The Low-Down on Mixed Bipolar Episodes
When it comes to bipolar disorder, most of us are well-versed in the language of depression and mania. We know all too well that at the low end of the spectrum of bipolar is depression – which brings low energy and (at the very worst) suicide attempts. On the other end of the spectrum is mania, which fast and furiously ushers in a surge of energy. This can cause us to engage in risky and dangerous behaviors and can often result in a hospital stay.
Mixed episodes, or mixed bipolar, are another aspect of bipolar that do not get as much attention as their siblings, mania and depression. But they too have their place on the bipolar spectrum. To be truly educated about this illness, you need to know about this manifestation of bipolar as well.
What Is Mixed Bipolar?
Quite simply, a mixed episode is when someone who is diagnosed with bipolar disorder experiences symptoms of depression and mania simultaneously.
Usually, one aspect of bipolar will be more prevalent than the other during a mixed episode. For instance, someone will experience bipolar depression with mixed features, or bipolar mania with mixed features.
Your initial response to the idea of a mixed episode is that such a thing simply cannot exist. How can you be both depressed and manic at the same time? Impossible! Think again.
You’re Not Alone – Mixed Episodes Happen Often
Mixed episodes are not only possible, they are actually quite common. In fact, one study suggests that at least 40% of people with bipolar disorder will experience at least one mixed episode in their lifetime.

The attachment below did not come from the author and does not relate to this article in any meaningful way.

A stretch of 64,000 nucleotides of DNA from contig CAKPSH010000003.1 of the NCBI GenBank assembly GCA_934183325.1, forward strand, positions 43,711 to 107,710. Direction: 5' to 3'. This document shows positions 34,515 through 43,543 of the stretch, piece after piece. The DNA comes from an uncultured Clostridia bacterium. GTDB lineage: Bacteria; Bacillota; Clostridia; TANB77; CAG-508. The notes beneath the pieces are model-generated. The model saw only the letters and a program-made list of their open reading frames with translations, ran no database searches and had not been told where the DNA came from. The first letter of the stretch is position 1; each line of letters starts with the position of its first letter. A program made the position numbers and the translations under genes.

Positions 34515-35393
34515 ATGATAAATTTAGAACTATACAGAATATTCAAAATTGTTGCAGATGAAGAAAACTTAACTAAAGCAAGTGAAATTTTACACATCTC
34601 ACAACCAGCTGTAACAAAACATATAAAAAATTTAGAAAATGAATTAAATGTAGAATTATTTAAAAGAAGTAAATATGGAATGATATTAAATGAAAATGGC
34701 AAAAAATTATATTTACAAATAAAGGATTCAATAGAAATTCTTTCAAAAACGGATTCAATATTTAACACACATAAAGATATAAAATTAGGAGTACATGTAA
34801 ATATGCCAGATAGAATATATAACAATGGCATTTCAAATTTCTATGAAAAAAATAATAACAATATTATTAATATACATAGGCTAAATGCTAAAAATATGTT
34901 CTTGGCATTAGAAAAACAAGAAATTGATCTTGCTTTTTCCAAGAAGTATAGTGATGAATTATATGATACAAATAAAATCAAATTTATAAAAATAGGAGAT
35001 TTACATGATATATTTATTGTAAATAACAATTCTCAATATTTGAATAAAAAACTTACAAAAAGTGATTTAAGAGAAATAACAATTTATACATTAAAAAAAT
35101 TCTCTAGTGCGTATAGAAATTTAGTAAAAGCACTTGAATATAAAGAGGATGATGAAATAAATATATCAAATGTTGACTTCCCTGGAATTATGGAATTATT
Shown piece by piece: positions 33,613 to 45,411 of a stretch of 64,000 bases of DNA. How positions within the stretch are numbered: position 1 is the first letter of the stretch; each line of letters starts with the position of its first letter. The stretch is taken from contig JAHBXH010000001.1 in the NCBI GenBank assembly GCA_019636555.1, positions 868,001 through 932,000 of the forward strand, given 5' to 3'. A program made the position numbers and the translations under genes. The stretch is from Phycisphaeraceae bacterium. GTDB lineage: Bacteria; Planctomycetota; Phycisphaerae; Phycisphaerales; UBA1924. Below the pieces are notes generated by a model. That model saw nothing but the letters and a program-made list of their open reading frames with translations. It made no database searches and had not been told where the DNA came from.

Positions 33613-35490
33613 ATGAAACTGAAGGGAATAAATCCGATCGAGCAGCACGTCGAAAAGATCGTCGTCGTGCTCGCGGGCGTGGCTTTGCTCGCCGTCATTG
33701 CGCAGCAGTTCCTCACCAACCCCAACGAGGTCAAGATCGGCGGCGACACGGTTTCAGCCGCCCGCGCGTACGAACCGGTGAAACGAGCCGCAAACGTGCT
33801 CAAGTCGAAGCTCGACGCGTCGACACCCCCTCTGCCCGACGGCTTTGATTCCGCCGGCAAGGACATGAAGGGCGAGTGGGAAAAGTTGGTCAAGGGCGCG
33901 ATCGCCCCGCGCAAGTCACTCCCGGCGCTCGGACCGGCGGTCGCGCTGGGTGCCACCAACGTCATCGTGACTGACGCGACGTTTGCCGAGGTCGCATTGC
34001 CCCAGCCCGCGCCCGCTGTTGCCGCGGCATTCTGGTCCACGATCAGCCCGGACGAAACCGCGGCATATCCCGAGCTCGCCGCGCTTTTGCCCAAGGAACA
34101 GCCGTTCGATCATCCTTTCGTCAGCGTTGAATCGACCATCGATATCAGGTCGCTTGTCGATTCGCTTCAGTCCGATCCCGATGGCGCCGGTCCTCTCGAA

Many people with bipolar disorder are relieved when they learn about mixed episodes because they have experienced them, but simply cannot explain it. They know something feels “off”, but they cannot put a name to what is happening.
It’s quite perplexing that more doctors do not educate patients about mixed episodes. We are told about manic and depressive symptoms when we get diagnosed, but the mixed episode is a piece of the puzzle that often gets left out of the class. (At least that was my individual experience and the experience of those I know personally.)
Symptoms of a Mixed Episode
If you have bipolar disorder, please take a moment to read about a few common symptoms and experiences that happen during a mixed episode. This might help to clarify a few things about the way you feel sometimes.
Common symptoms of a mixed bipolar episode:
- Not being able to sleep followed by too much sleep
- Nightmares and sleep disturbances
- Simultaneous anxiety and depression
- A general sense of feeling uncomfortable in your own skin
- Disorganized thoughts and speech
- The need to isolate from others
- Risky behavior
- Feeling speedy inside, but moving slow outside
Here is how these symptoms may show up:
- During a mixed episode, you might feel the high energy of mania, but feel depressed in your thoughts. For example, you might think that suicide is a good idea or that you would be better off dead. You may feel like a burden to your loved ones or think things are utterly hopeless, all the while bouncing off the walls.
- A mixed bipolar episode might leave you feeling extremely irritable because you feel both the low energy of depression and the racing thoughts you would typically experience with mania. This is frustrating. It feels as if your mind and body are being pulled in two different directions. You might also be easily angered or feel unexplained rage.
- When you are engulfed in a mixed episode, you are more likely to experience extreme mood swings. For example, you might cry uncontrollably and see the world as dark and dreary – only to swing the other way an hour later and suddenly believe you can conquer the world.